The gospel is that Jesus Christ is the Good Shepherd who lays down His life for the sheep. He is God who took on human form, emptied Himself, humbled Himself, and came to serve. He was a man acquainted with sorrow and grief. He was despised, crushed, scourged, and crucified so we might have eternal life.

To me, the emphasis of the gospel is Jesus. He is the central figure, not only in the 300+ prophecies concerning Him, but the primary, predominant focus in the NT.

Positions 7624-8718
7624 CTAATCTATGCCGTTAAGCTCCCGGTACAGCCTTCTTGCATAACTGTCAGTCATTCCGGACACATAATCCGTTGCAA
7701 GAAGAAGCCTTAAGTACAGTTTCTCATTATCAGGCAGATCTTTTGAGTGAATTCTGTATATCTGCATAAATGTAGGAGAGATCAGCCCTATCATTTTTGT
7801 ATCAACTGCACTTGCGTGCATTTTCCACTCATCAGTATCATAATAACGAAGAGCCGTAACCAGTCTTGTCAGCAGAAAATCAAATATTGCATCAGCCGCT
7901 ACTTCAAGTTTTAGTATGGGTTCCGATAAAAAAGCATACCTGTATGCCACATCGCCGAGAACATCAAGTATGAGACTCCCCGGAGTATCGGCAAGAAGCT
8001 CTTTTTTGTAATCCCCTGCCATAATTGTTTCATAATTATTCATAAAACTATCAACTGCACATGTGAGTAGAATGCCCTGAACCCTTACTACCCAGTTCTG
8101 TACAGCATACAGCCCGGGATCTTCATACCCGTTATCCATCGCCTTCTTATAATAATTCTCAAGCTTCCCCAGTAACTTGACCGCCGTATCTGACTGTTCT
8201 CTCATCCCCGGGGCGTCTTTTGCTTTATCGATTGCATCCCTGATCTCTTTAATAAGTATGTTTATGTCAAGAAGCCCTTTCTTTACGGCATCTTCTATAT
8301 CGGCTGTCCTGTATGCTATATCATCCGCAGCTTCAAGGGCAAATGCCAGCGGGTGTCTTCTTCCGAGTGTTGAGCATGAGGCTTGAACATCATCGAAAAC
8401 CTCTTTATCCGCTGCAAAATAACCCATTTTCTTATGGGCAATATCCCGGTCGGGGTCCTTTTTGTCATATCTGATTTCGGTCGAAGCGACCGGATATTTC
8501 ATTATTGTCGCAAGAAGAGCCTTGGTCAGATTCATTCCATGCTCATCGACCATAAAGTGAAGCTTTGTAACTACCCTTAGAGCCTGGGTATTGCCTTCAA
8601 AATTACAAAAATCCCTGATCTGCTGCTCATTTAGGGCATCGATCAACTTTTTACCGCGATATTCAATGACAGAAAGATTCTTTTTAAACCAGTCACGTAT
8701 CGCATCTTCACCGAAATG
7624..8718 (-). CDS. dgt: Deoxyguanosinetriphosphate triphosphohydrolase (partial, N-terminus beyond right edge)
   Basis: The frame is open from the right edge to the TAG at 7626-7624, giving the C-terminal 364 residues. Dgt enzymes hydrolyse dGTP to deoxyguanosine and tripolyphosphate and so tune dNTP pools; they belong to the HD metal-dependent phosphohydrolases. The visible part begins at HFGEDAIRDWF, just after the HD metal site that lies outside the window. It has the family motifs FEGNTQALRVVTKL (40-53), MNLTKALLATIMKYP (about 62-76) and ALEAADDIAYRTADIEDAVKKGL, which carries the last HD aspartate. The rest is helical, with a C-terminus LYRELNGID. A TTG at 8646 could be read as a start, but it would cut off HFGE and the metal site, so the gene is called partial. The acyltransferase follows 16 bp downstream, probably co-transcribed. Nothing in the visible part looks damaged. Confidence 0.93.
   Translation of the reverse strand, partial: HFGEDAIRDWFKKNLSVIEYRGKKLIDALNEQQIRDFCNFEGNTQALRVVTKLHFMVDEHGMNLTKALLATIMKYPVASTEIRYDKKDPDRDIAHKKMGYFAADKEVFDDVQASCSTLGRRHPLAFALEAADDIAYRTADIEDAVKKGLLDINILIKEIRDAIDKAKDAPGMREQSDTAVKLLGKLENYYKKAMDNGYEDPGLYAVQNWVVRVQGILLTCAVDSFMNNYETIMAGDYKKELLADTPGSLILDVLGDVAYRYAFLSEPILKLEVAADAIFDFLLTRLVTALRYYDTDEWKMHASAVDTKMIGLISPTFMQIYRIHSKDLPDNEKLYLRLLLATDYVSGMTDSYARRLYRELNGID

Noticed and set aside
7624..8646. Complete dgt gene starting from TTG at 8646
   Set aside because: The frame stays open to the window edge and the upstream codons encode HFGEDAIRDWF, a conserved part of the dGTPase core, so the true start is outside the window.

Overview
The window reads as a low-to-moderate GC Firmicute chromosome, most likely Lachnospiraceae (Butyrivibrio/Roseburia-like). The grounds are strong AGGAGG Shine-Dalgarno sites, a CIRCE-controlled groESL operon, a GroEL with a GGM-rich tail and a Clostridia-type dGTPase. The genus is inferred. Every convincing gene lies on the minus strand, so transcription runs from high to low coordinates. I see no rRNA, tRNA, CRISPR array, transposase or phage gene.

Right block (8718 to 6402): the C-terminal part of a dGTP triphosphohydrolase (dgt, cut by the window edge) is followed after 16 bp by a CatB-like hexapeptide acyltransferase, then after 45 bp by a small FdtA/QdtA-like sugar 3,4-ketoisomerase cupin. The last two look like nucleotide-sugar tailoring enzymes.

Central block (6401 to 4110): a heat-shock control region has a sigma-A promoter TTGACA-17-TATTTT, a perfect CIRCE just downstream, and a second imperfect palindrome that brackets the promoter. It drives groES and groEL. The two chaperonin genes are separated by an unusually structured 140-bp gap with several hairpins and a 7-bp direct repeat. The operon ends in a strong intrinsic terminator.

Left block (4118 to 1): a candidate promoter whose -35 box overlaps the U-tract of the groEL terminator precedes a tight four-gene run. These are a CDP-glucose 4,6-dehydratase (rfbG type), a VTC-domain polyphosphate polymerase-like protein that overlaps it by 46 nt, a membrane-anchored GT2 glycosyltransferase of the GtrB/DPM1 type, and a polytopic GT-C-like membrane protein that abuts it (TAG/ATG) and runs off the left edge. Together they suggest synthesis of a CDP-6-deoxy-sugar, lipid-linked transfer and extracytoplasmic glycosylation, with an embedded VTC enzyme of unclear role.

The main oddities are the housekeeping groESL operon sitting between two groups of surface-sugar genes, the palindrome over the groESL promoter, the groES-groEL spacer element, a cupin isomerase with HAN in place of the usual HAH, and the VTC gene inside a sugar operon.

Correct me if I'm wrong, but from this article, you seem to be emphasizing a hierarchy within the Trinity with the focus on God as the Father who "sends" the Son. I gathered that since you seemed to base a good portion on the scriptures that imply God punishes the innocent because of the guilt of the father. It appears you see the question, "who's son is he" as evidence that the Jews were asking that referring to those 2-3 verses rather than a simple question reflecting a patriarchal culture.

You posted the lyrics to a beautiful song that I hadn't heard for a very long time. Thank you for that.

Amazing love! How can it be,
That Thou, my God, shouldst die for me?


So did God die? ....smile...